3.13 Using anonymous functions

3.13.1 When to use anonymous functions and when to use named functions

3.13.2 Type inference

3.14 Local functions

3.15 Closures

3.16 Partial function application and automatic currying

3.16.1 Switching arguments of partially applied functions

3.17 The identity function

3.18 Using the right types

3.18.1 Problems with standard types

3.18.2 Defining value types

3.19 Summary

4 Recursion, corecursion, and memoization

4.1 Understanding corecursion and recursion

4.1.1 Implementing corecursion

4.1.2 Implementing recursion

4.2 How to differentiate recursive and corecursive functions

4.3 Should you choose recursion or corecursion?

4.4 Tail Call Elimination

4.4.1 Using Tail Call Elimination

4.5 Creating recursive value functions

4.6 Using recursive functions on lists

4.7 Doubly recursive functions

4.8 Abstracting recursion on lists

4.9 Reversing a list

4.10 Building corecursive lists

4.11 The danger of strictness

4.12 Using memoization

4.12.1 Memoization in loop based programming

4.12.2 Memoization in recursive functions

4.12.3 Implicit memoization

4.12.4 Automatic memoization

4.12.5 Memoization of "multi-argument" functions

4.12.6 Are memoized functions pure?

4.13 Summary

5 Data handling with lists

5.1 How to classify data collections

5.1.1 Different types of lists

5.1.2 Relative expected list performance

5.1.3 Trading time against memory space, and time against complexity

5.1.4 Why in-place mutation should be avoided

5.2 What kinds of lists are available in Kotlin?

5.3 Persistent data structures

5.4 An immutable, persistent, singly linked list implementation

5.5 Data sharing in list operations

5.6 More list operations

5.7 Benefits of object notation

5.8 Concatenating lists

5.9 Dropping from the end of a list

5.10 Using recursion to fold lists with higher-order functions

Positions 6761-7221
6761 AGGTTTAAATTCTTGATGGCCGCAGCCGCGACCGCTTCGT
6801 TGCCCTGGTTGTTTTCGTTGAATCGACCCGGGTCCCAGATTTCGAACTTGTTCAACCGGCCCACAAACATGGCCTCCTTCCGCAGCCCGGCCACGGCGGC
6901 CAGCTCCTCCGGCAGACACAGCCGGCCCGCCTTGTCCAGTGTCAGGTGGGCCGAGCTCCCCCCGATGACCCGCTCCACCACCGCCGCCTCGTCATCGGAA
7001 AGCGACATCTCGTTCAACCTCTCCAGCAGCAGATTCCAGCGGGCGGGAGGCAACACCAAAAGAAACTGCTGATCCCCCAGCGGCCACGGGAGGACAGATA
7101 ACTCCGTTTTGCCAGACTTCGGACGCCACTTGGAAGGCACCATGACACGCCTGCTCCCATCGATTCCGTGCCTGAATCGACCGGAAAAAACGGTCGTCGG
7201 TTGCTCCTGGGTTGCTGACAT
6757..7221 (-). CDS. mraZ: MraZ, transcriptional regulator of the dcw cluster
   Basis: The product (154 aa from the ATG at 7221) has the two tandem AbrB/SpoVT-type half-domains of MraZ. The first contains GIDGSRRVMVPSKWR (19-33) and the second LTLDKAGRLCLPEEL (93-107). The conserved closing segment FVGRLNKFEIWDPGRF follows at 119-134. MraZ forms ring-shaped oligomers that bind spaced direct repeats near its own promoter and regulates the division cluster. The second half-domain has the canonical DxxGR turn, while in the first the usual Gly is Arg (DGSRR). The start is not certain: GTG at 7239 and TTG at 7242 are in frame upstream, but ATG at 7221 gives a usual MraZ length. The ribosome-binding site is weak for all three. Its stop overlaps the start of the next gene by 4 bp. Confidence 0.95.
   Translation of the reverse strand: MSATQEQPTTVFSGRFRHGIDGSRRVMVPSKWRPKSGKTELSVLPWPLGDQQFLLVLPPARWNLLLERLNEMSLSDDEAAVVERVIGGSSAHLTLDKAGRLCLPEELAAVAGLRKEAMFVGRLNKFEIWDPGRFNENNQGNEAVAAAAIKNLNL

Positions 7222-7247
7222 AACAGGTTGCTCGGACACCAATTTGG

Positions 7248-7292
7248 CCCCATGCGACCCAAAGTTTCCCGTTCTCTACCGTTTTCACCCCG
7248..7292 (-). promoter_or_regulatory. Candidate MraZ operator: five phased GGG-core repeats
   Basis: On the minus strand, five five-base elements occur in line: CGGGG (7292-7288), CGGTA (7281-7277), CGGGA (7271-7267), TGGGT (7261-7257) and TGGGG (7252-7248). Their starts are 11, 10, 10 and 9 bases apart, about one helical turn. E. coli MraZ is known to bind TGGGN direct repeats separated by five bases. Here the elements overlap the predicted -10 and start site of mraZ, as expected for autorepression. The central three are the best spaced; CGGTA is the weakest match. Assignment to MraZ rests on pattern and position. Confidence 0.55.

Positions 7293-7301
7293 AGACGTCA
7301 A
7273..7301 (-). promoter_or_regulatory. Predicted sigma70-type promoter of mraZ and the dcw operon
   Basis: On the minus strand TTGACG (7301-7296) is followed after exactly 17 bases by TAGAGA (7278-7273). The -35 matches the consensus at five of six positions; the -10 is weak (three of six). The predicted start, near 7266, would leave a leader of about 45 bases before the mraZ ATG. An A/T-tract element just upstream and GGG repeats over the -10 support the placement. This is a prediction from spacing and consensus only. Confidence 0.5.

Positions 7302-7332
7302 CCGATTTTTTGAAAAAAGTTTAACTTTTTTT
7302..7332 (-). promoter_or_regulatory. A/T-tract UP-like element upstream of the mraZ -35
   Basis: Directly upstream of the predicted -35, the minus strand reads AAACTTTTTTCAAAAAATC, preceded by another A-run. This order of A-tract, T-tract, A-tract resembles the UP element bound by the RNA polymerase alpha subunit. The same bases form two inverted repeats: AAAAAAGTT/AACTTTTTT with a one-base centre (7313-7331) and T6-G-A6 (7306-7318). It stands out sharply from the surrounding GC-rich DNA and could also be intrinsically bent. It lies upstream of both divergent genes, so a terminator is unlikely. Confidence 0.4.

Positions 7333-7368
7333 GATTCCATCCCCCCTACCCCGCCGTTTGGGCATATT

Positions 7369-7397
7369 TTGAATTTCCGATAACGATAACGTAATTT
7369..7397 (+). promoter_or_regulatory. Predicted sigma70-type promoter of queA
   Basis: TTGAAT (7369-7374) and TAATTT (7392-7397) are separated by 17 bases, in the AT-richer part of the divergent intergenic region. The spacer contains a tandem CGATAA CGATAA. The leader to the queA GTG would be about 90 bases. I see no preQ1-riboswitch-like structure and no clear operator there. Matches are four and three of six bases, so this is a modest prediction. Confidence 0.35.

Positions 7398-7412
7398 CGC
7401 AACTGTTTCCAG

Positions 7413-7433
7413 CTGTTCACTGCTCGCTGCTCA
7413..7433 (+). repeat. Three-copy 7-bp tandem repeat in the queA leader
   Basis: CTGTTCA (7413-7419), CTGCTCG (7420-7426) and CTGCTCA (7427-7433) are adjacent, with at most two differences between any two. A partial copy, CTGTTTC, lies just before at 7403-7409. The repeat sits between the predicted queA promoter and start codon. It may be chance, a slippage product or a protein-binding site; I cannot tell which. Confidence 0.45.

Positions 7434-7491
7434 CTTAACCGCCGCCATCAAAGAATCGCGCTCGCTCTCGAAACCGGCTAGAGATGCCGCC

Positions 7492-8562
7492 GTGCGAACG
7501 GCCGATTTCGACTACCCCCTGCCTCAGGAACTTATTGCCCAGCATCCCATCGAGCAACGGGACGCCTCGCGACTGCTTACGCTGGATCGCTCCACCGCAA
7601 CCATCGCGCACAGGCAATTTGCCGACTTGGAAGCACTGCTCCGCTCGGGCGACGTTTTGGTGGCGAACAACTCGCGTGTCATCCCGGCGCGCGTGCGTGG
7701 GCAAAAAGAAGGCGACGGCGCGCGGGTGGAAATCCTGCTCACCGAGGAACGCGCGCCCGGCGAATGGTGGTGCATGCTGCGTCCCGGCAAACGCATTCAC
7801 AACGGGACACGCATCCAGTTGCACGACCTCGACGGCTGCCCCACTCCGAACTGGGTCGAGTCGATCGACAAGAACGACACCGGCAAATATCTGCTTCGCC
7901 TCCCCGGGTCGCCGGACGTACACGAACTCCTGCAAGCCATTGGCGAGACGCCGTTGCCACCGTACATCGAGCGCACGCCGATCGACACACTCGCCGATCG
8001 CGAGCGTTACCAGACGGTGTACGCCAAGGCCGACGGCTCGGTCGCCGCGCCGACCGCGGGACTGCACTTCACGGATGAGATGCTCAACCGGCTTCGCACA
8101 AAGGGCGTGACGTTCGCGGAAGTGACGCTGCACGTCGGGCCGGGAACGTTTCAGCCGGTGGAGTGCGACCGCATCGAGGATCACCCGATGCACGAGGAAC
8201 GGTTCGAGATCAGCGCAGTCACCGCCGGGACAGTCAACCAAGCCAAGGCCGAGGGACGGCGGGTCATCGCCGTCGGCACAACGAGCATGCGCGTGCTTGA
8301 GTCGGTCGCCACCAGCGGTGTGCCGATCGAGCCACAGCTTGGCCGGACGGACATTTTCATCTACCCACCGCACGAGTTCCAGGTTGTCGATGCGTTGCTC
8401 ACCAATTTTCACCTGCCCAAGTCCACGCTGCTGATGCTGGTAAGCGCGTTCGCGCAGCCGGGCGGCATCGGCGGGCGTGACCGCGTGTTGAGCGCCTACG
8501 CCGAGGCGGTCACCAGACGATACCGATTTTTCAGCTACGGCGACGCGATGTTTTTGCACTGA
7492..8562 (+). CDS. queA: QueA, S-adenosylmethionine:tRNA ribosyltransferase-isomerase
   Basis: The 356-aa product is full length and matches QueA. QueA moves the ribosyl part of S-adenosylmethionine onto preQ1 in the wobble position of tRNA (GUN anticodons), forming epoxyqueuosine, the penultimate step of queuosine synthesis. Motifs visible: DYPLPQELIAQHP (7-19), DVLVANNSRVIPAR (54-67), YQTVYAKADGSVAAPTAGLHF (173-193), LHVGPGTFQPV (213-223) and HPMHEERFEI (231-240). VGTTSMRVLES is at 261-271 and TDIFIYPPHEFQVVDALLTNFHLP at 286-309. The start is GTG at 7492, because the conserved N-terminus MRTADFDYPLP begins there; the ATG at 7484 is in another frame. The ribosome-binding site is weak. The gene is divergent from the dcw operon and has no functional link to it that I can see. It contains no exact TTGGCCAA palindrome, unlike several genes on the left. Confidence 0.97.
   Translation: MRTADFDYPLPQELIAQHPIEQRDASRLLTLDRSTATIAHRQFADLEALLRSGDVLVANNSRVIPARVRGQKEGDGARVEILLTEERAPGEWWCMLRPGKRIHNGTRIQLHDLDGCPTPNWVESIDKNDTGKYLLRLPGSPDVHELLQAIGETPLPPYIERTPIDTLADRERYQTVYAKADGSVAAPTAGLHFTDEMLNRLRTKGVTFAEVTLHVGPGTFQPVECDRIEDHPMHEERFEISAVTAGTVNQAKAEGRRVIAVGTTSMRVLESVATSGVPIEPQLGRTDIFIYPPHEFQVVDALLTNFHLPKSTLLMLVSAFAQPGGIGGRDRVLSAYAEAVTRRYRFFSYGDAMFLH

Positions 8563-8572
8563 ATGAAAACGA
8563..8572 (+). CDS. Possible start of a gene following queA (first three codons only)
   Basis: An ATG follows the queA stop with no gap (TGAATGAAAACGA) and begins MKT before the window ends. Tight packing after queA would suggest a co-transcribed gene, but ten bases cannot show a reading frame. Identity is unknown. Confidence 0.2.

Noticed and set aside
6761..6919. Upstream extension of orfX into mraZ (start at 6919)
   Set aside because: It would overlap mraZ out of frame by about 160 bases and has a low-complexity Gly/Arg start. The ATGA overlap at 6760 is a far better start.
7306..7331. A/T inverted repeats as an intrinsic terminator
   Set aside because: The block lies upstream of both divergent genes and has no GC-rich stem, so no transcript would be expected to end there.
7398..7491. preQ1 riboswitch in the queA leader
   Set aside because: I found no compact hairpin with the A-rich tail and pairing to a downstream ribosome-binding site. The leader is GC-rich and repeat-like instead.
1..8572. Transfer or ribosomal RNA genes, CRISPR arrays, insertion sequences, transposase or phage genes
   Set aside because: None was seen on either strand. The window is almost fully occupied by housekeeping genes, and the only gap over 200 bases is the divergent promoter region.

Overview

5.11 Using Variance

5.11.1 Understanding variance

5.11.2 How to get away with variance abuse

5.12 Stack safe recursive version of foldRight

5.13 Mapping and filtering lists

5.14 Summary

6 Dealing with optional data

6.1 Problems with the null pointer

6.2 How Kotlin handles null references

6.3 Alternatives to null references

6.4 The Option type

6.4.1 Getting a value from an Option

6.4.2 Applying functions to optional values

6.4.3 Dealing with Option composition

6.4.4 Option use cases

6.4.5 Other ways to combine options

6.4.6 Composing List with Option

6.5 How and when to use Option

6.6 Summary

7 Handling errors and exceptions

7.1 The problems to be solved

7.2 The Either type

7.2.1 Composing Either

7.3 The Result type

7.3.1 Adding functions to the Result class

7.4 Result patterns

7.5 Advanced Result handling

7.5.1 Applying predicates

7.5.2 Mapping failures

7.5.3 Adding factory functions

7.5.4 Applying effects

7.5.5 Advanced result composition

7.6 Summary

8 Advanced list handling

8.1 The problem with length

8.2 The performance problem

8.3 The benefits of memoization

8.4 The drawbacks of memoization

8.5 Evaluating actual performance improvement

8.6 Composing List and Result

8.7 Functions on List returning Result

8.8 Converting from List<Result> to Result<List>

8.9 Abstracting common List use cases

8.9.1 Zipping and unzipping lists

8.9.2 Accessing elements by their index

8.9.3 Splitting lists

8.9.4 Searching for sublists

8.9.5 Miscellaneous functions for working with lists

8.10 Automatic parallel processing of lists

8.10.1 Not all computations can be parallelized

8.10.2 Breaking the list into sublists

8.10.3 Processing sublists in parallel

8.11 Summary

9 Working with laziness

9.1 Understanding strictness and laziness